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What We Talked About with the White House "Entrepreneur-in-Residence”

April 20, 2012 - 1:42pm


Want more information on Apps for Energy? Signup at | Image by Hantz Leger.

Want more information on Apps for Energy? Signup at | Image by Hantz Leger.

We recently held a live Apps for Energy Twitter Q&A with Todd Park, U.S. Chief Technology Officer and “tech entrepreneur-in-residence” at the White House. During the live chat, Todd answered questions on a variety of Apps for Energy related topics -- from Green Button to open innovation. Here are a couple highlights from the discussion.

Competitions like Apps for Energy Help Spur Innovation and Out-of-the-box Thinking

Across the board, agencies are increasingly using prizes and competitions to spur innovation, solve tough problems, and advance core missions (for more details on prizes, check out this open innovation report from the White House Office of Science and Technology Policy). Innovation is a key driving factor of the Apps for Energy competition -- tapping into the developer community to build apps that help Americans save energy and money in new and creative ways.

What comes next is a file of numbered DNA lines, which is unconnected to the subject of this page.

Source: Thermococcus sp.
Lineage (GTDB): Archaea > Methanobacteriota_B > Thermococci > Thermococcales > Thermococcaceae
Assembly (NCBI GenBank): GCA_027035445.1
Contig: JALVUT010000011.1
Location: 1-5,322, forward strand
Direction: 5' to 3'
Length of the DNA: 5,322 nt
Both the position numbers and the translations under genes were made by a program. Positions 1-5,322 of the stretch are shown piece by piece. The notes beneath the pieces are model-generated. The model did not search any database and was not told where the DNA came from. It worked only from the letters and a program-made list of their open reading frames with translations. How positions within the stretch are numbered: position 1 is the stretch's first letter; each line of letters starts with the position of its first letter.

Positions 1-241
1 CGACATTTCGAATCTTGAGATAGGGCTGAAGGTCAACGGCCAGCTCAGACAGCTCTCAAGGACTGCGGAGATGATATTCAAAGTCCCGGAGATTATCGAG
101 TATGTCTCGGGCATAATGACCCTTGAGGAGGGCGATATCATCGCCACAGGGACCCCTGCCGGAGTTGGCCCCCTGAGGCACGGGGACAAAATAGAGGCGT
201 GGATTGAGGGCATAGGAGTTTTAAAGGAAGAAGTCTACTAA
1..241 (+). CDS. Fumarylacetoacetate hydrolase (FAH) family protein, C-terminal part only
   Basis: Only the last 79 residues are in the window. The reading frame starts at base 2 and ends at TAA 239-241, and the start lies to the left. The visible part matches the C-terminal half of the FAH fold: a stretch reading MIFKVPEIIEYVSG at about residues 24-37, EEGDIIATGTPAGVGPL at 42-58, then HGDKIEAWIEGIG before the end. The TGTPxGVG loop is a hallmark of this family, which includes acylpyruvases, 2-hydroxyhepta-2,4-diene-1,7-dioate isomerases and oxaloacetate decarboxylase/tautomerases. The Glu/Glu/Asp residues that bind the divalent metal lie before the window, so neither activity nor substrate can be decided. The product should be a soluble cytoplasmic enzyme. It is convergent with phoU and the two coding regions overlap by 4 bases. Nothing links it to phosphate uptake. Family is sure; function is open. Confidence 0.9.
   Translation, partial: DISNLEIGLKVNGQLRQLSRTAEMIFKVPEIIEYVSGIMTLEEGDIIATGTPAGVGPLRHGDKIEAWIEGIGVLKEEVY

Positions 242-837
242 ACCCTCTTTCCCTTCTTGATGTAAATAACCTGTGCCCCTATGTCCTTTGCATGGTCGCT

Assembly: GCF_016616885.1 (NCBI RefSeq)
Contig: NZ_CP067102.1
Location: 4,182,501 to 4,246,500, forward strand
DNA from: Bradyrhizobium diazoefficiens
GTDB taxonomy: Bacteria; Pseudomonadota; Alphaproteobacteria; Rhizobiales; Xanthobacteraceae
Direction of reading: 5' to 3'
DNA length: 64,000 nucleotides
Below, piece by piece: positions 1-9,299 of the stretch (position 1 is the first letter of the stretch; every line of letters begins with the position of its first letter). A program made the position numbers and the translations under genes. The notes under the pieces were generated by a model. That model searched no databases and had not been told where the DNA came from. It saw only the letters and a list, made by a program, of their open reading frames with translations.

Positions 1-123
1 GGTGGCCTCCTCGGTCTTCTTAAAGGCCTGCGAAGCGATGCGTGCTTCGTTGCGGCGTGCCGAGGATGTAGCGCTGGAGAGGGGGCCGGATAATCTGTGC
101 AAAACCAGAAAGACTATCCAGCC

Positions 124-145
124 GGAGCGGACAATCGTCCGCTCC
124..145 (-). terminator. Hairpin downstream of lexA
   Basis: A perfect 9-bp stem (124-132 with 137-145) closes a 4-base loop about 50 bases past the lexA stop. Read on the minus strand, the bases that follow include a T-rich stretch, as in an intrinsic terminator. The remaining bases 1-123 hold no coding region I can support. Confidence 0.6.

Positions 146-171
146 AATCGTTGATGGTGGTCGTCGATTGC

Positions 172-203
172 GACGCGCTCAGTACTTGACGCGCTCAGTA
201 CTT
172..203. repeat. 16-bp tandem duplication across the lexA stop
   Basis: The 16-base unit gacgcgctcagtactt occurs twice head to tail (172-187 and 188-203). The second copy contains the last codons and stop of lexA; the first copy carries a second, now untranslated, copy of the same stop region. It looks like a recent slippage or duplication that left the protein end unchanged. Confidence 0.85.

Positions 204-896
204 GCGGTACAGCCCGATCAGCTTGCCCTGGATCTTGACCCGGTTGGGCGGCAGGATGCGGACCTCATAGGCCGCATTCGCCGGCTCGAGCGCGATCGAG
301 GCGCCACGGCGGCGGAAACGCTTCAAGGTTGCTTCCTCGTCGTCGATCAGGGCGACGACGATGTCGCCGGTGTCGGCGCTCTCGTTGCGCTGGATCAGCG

Green Button’s Open Data Standard Presents a Huge Opportunity for Developers

With the launch of Green Button, millions of consumers can now download their electricity usage data -- all with a simple click of the mouse. So far, 15 utilities have committed to providing more than 27 million Americans with Green Button data. This presents a huge opportunity for developers to make a significant impact -- leveraging Green Button’s open standard data to build apps that impact the way Americans think about and use their utility data.

Your Input Is a Critical Part of the Green Button Evolution

Since the launch of Apps for Energy, we’ve received so many great insights from developers on Green Button functionality. As you continue to share your thoughts on improving and expanding Green Button capabilities for software applications, know that utilities, regulators and other key stakeholders are listening. For example, many of you have requested the capability to pull Green Button data for users via a web service, and now several utilities are expected to offer this service later this year. Your perspectives will continue to play a critical role in Green Button’s evolution.

Thanks again to all who participated in the Apps for Energy Twitter Q&A with thoughtful comments and questions. Join us in continuing the conversation by signing up at our Apps for Energy challenge page.